A day on, not a day off. Seriously.

12 Jan

For those of you who don’t have to work next Monday,  January 19th, because it’s Martin Luther King, Jr. Day, please consider participating in a volunteer project on that day. Since 1994 the day has officially been recognized by the United States Congress as a national day of service, so y’all better cowboy up.

I tend to be wary of one-day service projects. In my experience, which includes two years worth of well-intentioned AmeriCorps-led projects, they are often thrown together, and are more about creating a quick, visible change, rather than something lasting or even particularly necessary.

So, as you’re looking for the right project (I recommend looking here or here), you might consider asking these questions:

  • Was the community involved in evaluating the necessity of this project? Is it fulfilling a critical need?
  • Is this project sustainable? Will its effects be felt beyond this day?
  • Is the community affected involved in the planning and execution of the project? If you’re painting a mural at a school, are the students going to be working along side you? If you’re planting a community garden, did the community ask for it? Do they have the resources to maintain it?
  • Is there an opportunity for you to contribute your skills or your passion? Is there an opportunity for you to learn?

If you can’t find an existing project you want to work on, you could always organize your own! My sister and her friend are testing their organizing skills by putting together a beach clean-up/canned food drive.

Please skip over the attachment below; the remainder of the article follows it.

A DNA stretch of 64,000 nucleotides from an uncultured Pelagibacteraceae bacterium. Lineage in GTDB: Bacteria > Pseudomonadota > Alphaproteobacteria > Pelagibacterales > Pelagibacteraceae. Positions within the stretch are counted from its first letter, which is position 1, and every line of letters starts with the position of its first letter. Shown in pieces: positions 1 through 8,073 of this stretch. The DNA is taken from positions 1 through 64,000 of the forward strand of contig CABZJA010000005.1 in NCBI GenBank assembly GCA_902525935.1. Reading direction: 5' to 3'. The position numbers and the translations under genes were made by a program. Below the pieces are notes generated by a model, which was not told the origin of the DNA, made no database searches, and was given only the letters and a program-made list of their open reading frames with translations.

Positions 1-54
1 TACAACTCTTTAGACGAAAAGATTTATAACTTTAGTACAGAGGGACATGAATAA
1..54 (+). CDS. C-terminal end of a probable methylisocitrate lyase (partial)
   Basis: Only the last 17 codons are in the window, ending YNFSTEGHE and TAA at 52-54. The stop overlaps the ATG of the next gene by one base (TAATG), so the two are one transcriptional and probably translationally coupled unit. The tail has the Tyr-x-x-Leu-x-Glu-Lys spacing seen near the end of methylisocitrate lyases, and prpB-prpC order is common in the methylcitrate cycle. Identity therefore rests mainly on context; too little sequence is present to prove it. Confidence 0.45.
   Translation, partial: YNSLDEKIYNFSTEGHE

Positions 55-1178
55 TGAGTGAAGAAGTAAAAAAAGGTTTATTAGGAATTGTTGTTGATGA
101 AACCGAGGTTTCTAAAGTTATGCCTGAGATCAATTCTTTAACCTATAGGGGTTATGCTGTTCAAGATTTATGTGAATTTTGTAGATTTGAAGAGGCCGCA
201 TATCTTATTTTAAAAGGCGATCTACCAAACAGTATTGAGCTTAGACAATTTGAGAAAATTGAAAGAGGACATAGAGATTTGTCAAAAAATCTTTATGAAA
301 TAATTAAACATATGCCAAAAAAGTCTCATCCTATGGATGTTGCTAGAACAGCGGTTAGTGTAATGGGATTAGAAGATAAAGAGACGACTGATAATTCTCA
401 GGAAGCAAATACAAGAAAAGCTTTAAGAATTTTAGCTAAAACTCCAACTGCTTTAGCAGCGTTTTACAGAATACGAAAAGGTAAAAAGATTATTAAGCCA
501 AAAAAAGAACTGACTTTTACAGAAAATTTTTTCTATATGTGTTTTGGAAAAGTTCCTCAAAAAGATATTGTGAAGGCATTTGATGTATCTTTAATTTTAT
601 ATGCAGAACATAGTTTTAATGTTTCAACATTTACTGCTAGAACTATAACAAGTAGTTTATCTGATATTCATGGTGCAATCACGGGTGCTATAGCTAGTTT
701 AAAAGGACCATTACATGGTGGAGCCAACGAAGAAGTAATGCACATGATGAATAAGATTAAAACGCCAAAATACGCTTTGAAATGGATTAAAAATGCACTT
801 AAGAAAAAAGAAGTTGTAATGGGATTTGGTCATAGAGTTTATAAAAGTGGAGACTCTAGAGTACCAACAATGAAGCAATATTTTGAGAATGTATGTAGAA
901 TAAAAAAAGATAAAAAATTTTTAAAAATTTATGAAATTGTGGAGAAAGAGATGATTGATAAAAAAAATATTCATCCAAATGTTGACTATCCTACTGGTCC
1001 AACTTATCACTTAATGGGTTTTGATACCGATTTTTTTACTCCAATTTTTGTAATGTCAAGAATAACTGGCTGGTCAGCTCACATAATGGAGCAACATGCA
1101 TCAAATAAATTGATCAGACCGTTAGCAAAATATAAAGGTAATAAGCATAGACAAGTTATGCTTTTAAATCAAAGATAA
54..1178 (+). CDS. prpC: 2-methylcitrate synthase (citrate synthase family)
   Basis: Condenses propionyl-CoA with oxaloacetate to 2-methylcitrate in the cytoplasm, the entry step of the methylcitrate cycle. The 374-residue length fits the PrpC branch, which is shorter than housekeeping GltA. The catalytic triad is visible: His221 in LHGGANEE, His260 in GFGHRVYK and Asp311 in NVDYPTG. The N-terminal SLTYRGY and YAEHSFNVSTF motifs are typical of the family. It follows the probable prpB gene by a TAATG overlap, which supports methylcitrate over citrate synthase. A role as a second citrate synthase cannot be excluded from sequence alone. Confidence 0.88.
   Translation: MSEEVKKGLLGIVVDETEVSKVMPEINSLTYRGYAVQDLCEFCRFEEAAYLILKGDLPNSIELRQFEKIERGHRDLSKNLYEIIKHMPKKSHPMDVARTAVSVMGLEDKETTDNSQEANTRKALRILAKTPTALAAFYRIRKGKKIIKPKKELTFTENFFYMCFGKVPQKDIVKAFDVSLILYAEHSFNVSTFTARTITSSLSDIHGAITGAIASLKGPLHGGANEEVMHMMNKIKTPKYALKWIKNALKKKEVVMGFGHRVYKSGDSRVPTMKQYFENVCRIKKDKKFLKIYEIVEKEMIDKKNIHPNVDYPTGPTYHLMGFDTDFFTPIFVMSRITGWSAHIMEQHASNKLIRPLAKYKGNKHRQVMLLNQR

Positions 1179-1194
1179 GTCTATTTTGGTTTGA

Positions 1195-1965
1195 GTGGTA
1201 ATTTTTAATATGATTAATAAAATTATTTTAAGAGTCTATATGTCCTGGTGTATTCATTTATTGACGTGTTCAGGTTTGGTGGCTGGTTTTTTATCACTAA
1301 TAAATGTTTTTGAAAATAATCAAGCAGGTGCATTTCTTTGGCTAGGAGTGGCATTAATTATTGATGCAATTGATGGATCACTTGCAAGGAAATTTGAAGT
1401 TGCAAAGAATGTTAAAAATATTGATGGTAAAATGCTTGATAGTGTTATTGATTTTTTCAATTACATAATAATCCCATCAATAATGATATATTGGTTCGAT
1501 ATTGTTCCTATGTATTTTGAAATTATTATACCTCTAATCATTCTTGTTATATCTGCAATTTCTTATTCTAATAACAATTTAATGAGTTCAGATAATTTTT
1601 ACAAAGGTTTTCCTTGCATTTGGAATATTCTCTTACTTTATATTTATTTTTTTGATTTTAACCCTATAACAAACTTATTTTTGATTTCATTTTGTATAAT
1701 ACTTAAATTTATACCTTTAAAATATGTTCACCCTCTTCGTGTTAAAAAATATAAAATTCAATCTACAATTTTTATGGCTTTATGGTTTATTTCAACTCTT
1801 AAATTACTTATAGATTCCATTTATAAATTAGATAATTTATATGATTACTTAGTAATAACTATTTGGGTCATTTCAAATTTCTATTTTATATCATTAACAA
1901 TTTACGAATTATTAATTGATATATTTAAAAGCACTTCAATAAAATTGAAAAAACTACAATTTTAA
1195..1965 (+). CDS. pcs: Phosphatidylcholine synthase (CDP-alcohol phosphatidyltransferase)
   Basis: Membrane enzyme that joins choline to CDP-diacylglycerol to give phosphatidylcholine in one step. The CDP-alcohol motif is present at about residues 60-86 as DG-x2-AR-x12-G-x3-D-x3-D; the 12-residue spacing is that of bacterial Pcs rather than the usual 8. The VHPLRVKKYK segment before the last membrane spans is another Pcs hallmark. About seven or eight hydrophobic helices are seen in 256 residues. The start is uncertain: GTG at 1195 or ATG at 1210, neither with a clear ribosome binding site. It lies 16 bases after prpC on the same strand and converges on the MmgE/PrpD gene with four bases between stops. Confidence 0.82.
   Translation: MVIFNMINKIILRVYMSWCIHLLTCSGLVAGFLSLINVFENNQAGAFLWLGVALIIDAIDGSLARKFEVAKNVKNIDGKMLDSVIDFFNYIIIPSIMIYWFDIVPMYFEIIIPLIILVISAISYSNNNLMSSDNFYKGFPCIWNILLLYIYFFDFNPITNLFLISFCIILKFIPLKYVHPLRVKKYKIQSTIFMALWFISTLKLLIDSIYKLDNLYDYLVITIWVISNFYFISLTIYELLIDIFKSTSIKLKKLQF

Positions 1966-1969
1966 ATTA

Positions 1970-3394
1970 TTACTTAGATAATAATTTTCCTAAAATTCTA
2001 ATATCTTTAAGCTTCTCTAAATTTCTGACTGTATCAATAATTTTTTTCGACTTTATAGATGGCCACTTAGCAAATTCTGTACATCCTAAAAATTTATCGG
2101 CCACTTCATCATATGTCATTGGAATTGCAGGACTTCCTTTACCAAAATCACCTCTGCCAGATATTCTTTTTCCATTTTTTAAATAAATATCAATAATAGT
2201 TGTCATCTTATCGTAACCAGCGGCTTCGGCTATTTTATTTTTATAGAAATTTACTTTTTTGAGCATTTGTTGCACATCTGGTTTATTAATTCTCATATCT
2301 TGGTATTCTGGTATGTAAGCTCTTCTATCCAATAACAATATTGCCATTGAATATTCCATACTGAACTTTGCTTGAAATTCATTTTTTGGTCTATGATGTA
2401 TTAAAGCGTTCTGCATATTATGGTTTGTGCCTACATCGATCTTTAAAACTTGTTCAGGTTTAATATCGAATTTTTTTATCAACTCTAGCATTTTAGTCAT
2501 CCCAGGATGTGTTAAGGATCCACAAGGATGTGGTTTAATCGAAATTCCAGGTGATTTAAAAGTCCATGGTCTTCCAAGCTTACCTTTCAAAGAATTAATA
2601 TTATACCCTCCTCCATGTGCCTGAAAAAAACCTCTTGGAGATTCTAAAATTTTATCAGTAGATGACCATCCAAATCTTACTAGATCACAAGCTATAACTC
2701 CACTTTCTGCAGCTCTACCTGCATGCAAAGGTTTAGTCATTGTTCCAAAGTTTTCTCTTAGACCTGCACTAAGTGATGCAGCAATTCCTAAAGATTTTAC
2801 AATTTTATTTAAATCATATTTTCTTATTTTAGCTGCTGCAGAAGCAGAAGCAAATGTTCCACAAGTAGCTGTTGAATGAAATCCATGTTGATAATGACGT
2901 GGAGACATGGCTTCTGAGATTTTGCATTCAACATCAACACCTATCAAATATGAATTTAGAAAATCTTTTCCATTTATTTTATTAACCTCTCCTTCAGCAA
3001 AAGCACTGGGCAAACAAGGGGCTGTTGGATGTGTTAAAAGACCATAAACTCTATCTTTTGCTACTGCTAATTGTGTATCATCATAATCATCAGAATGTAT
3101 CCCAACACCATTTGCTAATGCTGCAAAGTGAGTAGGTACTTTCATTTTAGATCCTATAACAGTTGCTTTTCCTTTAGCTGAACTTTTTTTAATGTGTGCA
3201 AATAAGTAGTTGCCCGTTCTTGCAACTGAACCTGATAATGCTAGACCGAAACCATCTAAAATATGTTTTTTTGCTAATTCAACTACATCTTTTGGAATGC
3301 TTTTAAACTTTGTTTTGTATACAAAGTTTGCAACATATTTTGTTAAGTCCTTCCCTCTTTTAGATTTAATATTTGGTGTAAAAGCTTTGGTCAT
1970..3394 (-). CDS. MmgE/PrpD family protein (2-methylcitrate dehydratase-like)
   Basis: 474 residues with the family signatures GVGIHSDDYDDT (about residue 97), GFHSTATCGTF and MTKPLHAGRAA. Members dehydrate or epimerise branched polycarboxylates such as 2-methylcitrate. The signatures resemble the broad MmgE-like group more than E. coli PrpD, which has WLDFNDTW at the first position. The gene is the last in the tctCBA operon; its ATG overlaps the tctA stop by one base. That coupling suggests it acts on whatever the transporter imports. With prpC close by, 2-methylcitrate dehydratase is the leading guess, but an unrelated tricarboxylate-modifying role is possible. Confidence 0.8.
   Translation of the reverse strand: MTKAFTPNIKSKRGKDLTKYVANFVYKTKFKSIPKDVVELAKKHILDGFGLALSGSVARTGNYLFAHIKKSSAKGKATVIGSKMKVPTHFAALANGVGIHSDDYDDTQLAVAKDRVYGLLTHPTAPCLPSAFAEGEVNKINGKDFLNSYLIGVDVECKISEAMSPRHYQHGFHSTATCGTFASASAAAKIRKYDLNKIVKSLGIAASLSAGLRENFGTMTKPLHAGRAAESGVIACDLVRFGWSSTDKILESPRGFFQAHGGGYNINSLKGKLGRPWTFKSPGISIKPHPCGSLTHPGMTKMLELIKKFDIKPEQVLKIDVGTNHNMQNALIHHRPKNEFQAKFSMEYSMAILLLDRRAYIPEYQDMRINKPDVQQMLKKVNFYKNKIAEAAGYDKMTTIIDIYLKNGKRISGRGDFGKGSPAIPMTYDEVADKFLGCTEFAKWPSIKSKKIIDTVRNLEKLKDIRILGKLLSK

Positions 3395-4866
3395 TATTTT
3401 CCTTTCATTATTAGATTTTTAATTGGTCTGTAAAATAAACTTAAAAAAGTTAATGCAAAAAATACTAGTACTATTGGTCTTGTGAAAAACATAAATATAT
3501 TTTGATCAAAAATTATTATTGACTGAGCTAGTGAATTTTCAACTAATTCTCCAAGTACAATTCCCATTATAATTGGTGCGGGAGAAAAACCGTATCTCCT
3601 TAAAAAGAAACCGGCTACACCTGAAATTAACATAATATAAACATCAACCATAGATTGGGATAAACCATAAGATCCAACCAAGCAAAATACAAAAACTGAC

This is how I dressed every day for two years.

This is how I dressed every day for two years.


2 Responses to “A day on, not a day off. Seriously.”

  1. madds14 February 1, 2009 at 11:47 pm #


    My school is interested in doing a service day. What do you suggest we could do? How could we plan the event for about 300 students middle school aged students?


    • hannahkane February 2, 2009 at 5:14 pm #

      Great question, madds14. I could probably write a whole post on planning service projects for kids. I’d say the most important thing is to get the kids involved in the planning of it – honestly, that’s probably how they’ll learn the most anyway. Have them interview their family and neighbors to find out what projects are most needed in their community. 300 is a lot of people to occupy – if you can divide them into smaller groups, that would be ideal. Kids have a lot of skills – they can paint, garden, read, write, sing, etc. Ask they how they think they can best use those talents to benefit others. For ideas on how to connect service to academic curricula, check out Learn and Serve America’s National Service-Learning Clearinghouse.

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